Including card draw in your deck will also improve consistency as you will have more options in hand to make your plays. You want to try to do this without sacrificing too much tempo if possible.
Deck tempo – If you are drafting an aggressive deck you will want to have consistent early game minions to play out and some high tempo cards. Rogue is in my opinion the best tempo class – it has the highest tempo hero power (apart from priest, but priest requires a minion on board to make use of it), and it has great tempo cards like Backstab, Sap, Vilespine Slayer, Plague Scientist, Envenom Weapon, etc.
An example of a pure tempo card is Sap – this card has no actual ‘value’ attached to it unless you use it on a buffed minion (or opponent has a full hand and you destroy the minion with it), it costs you a card and your opponent gets the card back in hand so all it does is affect the board. But when you are trying to kill your opponent you often don’t care, because he just played a (say) 7 mana taunt, which you removed from the board for 2 mana, netting you a 5 mana tempo advantage on that turn. This allows you to out-develop your opponent’s board, or just push damage to face and kill them before they can use that value advantage.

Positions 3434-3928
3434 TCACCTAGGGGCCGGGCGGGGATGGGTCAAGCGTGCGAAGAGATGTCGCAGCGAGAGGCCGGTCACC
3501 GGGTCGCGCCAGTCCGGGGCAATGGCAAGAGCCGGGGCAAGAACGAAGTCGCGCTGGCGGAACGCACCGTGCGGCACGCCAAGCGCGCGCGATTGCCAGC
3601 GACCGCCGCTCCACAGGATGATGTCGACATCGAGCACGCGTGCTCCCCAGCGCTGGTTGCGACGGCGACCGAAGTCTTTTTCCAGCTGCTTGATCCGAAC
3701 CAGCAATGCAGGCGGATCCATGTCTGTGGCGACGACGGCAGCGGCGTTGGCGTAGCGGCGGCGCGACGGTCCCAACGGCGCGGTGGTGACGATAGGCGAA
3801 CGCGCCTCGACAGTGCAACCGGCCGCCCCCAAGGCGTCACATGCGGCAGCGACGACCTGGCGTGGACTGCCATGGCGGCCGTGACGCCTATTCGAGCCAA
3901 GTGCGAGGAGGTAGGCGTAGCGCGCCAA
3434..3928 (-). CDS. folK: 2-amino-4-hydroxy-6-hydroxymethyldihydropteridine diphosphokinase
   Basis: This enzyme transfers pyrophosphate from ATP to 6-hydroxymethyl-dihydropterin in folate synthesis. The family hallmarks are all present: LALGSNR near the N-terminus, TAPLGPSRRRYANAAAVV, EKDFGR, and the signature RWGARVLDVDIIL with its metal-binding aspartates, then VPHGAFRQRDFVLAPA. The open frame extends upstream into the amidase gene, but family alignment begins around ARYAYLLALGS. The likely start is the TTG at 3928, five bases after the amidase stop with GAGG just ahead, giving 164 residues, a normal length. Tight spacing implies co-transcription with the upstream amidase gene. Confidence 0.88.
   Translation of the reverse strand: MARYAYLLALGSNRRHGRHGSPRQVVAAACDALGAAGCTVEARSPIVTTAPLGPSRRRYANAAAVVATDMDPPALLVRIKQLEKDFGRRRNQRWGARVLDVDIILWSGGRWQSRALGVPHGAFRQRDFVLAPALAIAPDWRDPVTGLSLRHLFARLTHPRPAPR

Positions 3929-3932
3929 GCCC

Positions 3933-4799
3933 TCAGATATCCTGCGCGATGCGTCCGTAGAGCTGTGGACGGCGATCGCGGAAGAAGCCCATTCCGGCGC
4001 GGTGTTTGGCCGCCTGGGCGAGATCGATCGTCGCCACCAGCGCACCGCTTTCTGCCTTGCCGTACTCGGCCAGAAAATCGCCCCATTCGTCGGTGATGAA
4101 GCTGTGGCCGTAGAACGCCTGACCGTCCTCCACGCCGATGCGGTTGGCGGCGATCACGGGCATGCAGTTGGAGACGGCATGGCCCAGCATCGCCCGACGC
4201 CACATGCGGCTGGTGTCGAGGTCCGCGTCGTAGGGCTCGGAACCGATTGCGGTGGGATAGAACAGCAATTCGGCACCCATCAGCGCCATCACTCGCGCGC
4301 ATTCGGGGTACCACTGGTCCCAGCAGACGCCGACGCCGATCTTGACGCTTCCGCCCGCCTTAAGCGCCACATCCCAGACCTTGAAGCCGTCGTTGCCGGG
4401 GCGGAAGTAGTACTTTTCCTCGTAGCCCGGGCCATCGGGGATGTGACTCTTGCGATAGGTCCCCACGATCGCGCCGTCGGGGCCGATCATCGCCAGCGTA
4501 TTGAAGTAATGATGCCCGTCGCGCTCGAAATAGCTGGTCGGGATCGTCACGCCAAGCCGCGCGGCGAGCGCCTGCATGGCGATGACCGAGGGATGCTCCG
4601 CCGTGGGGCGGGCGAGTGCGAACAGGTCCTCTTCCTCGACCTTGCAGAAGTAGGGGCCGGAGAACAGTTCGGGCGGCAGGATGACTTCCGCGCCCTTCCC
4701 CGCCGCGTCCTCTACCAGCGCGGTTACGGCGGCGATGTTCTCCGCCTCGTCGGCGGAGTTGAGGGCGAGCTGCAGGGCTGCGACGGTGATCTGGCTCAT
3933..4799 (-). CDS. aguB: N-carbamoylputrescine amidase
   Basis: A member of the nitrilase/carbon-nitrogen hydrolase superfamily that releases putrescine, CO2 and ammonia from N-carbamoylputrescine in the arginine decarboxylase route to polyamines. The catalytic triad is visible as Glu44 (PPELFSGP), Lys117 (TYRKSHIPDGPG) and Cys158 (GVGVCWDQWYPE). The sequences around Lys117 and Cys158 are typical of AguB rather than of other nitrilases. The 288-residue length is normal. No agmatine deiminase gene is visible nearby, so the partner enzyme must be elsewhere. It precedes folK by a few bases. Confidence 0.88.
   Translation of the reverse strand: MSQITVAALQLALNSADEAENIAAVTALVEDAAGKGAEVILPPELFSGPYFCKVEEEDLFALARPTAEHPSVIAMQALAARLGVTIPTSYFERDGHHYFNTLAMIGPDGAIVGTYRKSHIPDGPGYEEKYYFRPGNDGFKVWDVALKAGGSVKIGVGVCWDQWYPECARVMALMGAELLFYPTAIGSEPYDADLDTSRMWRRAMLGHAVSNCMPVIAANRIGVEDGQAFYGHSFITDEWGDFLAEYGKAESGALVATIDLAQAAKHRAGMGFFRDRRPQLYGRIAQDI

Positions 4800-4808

Situational removal cards are often high tempo when they hit, which is the benefit they get for sometimes not finding targets – Defile is usually a very high tempo board clear at 2 mana, which allows you to develop minions after clearing in the same turn. Shadow Word: Pain/Death often hit targets which cost more than their mana costs. This can allow even control decks to regain tempo or swing boards against faster decks. Cards that remove a minion and replace with one of your own are often high tempo (Flanking Strike, Fire Elemental, Vilespine Slayer, Argent Commander and The Black Knight – more on him later).
Deck value – deck value is something that is important to all decks to some extent. Even aggressive decks need enough stuff to keep making strong plays until your opponent dies. The exception might be a very aggressive hunter deck, which can sometimes close games with just their hero power even after the opponent stabilises on board (although this strategy tends to struggle against priest and warrior hero powers). One of the hardest things about drafting is finding the right balance between tempo and value, I’ve had plenty of miss-drafts where I went too all in on tempo and ran out of cards (this is probably my most common drafting mistake).
You don’t necessarily need high mana cost cards to add value to your deck, low cost cards that draw or discover more cards can be easier to weave into your turns, for example Stonehill Defender, Elven Minstrel, Battle Rage, Town Crier, Cult Master, Arcane Dynamo. I’m generally quite a fan of cards that give you both a minion, and add a card to your hand, and I often prefer these to pure draw cards like Arcane Intellect, Thoughtsteal or Sprint, which sacrifice board tempo entirely in order to give you cards in hand. If you do draft these cards however, you do not want to play them in the early game, play out your cards that affect the board first, then use the card draw to refill your hand when you are out of options. This will help prevent you from falling behind.